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Publisher: WWF
Designer: Leslie Scott
Publication Year: 1983
Game Paradise SKU: g72x001
Average Playtime: 20 minutes
Minimum Players: 2
Maximum Players: 99
Suitable Audience: Family Friendly
Genre: Skill Game

Jenga was mentioned in the following blog posts...

Stack Market: A unique gaming experience

     ...ore fun elements of Jenga with the decision making and strategy that I love in resource management games.  The games' downsides were pretty minor and possibly capable of some house rules for easy corr...

Konexi - A Boggle and Jenga Hybrid

     ...e made became.  The Jenga aspect of the game became less about a steady hand and much more about being able to distribute the weight of the letters evenly over the structure. Scoring the game is pr...

Toc Toc Wood Man

     ...If you breathe on a Jenga tower, or God forbid, a Stack Market tower, the whole thing is going to come tumbling down. [caption id="" align="alignleft" width="125" caption="The end of a perfect game...

Gamer Challenge for the week of January 2nd

     ... the bed during our Jenga game.  To do so would have immediately made the tower fall.  So that was a no-go.  We didn't have to stand for very long though.  We only got through two turns before the tow...

Gamer Challenge for the week of May 7th

     ...simply had a bag of Jenga like blocks and a rules sheet.  And then I hit upon one that would do:  Gebrauchtwagen Handler.  This game has colorful cards with symbols and dollar amounts and paper money....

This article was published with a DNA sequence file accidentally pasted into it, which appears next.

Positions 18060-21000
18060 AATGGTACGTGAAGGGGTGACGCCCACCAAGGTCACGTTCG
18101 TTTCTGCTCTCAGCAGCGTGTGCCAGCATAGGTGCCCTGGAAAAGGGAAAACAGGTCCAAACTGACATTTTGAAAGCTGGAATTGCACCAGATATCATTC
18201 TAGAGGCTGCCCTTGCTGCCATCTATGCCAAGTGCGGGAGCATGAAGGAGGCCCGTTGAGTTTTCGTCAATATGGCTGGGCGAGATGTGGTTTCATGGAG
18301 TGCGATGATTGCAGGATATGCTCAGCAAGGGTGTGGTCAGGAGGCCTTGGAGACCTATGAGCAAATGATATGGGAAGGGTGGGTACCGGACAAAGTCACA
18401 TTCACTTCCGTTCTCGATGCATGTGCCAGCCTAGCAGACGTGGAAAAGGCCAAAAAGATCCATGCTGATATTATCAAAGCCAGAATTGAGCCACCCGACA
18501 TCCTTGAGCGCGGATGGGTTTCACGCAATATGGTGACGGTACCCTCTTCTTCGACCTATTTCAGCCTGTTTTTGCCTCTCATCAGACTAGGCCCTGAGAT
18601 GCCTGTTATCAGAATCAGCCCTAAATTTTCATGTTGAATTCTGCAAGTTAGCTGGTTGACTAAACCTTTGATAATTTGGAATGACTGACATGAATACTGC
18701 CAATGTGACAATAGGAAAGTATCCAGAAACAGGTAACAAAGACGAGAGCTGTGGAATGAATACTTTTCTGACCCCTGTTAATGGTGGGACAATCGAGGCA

A tower building game. Jenga is played with 54 wooden blocks; each block is 3 times as long as it is wide, and slightly smaller in height than in width. The blocks are stacked in a tower formation; each story is three blocks placed adjacent to each other along their long side, and each story is placed perpendicular to the previous (so, for example, if the blocks in the first story are pointing north-south, the second story blocks will point east-west). There are therefore 18 stories to the Jenga tower. Since stacking the blocks neatly can be tedious, a plastic loading tray is included. Once the tower is built, the person who built the tower moves first. Moving in Jenga consists of taking one and only one block from any story except the completed top story of the tower at the time of the turn, and placing it on the topmost story in order to complete it. Only one hand at a time may be used to remove a block; both hands can be used, but only one hand may be on the tower at a time. Blocks may be bumped to find a loose block that will not disturb the rest of the tower. Any block that is moved out of place may be left out of place if it is determined that it will knock the tower over if it is removed. The turn ends when the next person to move touches the tower, although he or she can wait 10 seconds before moving for the previous turn to end if they believe the tower will fall in that time. The game ends when the tower falls in any significant way -- in other words, any piece falls from the tower, other than the piece being knocked out to move to the top. The loser is the person who made the tower fall (i.e. whose turn it was when the tower fell); the winner is the person who moved before the loser. The same game concept was published in 1984 by Fagus under the name "Hoppla - eins zuviel!"